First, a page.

Friday, April 08, 2011
The question raised by Ham's testimony is whether NATO powers, first and foremost the United States, are willing to invest the necessary military resources to break the stalemate and topple the regime. Ham acknowledged that it would probably require the insertion of foreign ground forces to decisively turn the tide right now -- the rebels have proven no match for Gaddafi's forces, who have them largely pegged back in their eastern strongholds. He said the U.S. would have to consider whether to send in troops.
But escalating Western direct involvement in Libya remains unlikely, at best, for a number of reasons:
- It's patently clear, by now, that Libya is in the throes of a civil war -- even if the majority of Libyans detest Col. Gaddafi, it's patently clear that a sizable minority is passionately committed to his regime and willing to fight for it. The strength of the regime on the ground has been underestimated, and the power of the rebellion overestimated. There's no quick and easy military solution, here.
- The U.S. has until now made clear that it sees limited national interests at stake in Libya, envisaging its role as that of supporting a European-led intervention. But the Europeans appear ill-equipped to escalate the air war, much less launch a ground war to topple Gaddafi.
- The "pottery barn rule" still applies: If it took a Western ground invasion to topple Gaddafi, the Western powers would be forced to own the outcome, which could be extremely messy. The dynamics among and between the various armed groups that would survive a regime collapse -- from pro Gaddafi militias, tribal formations, and various factions of a rebel army that is anything but coherent -- are barely understood, and there's no real state left with institutions that could absorb and reconcile these groups. It may have been recognized by Italy, France, Qatar and Kuwait as the sole legitimate government of Libya, but the Transitional National Council based in Benghazi does not even pretend to be a truly representative national body. Knocking out the regime now through the application of Western military force would create a vacuum that would very likely suck in foreign troops to maintain order and oversee the building of a new Libyan state from scratch. Sure, President Obama would take some licks domestically if he fails to decisively topple Gaddafi, but he hardly wants to run for reelection having committed U.S. troops to a third nation-building mission in the Muslim world.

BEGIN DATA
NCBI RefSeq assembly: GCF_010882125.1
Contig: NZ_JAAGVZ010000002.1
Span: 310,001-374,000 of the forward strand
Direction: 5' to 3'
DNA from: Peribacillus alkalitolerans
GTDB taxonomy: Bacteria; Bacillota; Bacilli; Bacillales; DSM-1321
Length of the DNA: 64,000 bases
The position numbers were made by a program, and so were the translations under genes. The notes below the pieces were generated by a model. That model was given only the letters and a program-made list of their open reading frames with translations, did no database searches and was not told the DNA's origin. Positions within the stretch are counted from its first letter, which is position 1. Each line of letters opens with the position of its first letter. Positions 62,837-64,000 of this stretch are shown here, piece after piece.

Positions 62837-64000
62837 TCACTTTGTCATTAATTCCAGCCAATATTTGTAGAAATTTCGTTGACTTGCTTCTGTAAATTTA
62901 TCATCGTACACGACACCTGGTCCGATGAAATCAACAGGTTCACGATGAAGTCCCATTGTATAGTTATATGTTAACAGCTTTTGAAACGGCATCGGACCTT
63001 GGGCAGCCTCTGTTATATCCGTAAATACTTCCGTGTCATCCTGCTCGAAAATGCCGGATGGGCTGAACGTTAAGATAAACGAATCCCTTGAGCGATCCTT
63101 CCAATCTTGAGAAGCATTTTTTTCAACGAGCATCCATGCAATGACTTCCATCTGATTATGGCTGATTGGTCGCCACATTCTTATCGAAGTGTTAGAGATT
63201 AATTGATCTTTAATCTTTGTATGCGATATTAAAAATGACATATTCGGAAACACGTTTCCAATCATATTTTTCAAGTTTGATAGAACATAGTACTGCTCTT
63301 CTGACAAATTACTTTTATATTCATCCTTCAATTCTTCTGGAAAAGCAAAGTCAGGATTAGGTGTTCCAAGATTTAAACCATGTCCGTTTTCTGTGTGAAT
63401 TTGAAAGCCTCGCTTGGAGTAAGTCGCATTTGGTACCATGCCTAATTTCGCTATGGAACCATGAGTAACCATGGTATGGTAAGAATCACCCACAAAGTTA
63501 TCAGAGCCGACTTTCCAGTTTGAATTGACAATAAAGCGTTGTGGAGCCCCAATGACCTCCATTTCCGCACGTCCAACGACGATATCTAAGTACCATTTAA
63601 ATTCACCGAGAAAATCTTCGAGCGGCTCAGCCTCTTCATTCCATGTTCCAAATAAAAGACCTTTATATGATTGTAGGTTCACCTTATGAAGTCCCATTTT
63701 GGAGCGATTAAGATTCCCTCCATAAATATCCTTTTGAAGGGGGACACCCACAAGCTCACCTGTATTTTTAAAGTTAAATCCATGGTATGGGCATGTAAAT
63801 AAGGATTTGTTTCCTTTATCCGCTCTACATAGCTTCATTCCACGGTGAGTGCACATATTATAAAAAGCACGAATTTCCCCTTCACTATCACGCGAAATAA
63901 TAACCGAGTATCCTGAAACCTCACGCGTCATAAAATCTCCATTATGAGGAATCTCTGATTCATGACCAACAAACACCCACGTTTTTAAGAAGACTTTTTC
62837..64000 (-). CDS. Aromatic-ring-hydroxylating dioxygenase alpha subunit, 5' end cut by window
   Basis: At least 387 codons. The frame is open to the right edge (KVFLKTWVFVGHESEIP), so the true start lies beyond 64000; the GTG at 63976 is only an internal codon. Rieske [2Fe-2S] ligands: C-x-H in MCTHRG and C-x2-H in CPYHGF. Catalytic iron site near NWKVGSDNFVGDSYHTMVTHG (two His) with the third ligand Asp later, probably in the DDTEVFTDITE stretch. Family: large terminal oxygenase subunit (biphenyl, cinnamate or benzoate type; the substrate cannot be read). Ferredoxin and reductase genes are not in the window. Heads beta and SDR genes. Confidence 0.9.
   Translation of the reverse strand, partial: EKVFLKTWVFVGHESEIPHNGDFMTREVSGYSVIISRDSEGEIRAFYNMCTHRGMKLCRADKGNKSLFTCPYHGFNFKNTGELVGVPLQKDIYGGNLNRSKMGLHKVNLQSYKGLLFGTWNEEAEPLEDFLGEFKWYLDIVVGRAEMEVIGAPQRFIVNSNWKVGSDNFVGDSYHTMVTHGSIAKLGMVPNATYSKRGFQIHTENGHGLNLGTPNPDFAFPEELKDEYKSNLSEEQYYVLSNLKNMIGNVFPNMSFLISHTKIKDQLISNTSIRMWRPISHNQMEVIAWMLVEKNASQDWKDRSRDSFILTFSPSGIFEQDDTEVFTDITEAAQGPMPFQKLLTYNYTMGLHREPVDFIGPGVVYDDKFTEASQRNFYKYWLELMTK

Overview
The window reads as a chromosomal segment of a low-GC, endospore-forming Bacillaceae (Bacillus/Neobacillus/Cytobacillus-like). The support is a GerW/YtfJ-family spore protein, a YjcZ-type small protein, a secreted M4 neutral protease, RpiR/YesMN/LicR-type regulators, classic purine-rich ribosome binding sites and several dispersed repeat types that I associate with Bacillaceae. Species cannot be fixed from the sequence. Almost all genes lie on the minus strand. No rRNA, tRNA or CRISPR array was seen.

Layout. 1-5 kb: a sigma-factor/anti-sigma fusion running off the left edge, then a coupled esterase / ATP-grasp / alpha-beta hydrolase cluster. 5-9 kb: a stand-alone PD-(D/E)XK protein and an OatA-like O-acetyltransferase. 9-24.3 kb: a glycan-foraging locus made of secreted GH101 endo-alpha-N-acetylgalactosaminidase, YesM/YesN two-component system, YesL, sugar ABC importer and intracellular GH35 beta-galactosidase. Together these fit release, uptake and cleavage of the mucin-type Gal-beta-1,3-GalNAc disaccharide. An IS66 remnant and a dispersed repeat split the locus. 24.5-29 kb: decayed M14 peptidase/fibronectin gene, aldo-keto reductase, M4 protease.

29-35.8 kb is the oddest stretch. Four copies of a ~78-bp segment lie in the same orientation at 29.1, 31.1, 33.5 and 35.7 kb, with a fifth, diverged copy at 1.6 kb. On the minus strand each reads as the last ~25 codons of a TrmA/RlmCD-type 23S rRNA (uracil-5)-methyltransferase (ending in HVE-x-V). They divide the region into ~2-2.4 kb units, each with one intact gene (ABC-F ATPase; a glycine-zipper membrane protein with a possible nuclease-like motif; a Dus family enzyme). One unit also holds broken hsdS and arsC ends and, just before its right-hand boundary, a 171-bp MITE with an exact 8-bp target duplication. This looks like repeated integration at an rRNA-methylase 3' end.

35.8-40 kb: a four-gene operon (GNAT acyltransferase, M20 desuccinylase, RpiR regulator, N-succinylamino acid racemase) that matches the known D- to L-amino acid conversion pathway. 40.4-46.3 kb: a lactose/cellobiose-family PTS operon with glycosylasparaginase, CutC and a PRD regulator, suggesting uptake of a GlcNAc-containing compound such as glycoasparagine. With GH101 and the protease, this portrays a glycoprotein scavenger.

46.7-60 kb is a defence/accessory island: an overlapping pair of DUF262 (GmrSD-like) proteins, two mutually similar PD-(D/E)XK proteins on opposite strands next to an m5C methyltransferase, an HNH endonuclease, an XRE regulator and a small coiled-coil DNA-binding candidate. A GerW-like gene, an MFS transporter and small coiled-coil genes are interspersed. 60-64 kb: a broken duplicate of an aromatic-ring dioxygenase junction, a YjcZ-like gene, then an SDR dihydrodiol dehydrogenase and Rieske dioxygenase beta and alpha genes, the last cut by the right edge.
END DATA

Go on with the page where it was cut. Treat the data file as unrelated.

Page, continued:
- UN Security Council Resolution 1973, which provides the legal authority for foreign militaries to protect Libyan civilians, can't be translated into a regime-change operation without jeopardizing the alliance. Key NATO members such as Germany and Turkey oppose escalation, and Ankara is pressing hard for a cease-fire that would require Gaddafi forces to withdraw from besieged cities. Stretching the permissions afforded by Resolution 1973 would also jeopardize future international cooperation on humanitarian interventions. (Russia and China may not have voted for this, but they enabled it by refraining from wielding their veto power at the Security Council; if they believe NATO used the authorization as a pretext to pursue regime-change, they may not easily be persuaded to allow future humanitarian interventions.)
- Whatever Arab support exists for the current operations is likely to rapidly erode if it involved sending in foreign troops -- remember, even the rebels themselves loudly opposed that idea in the early days of the rebellion.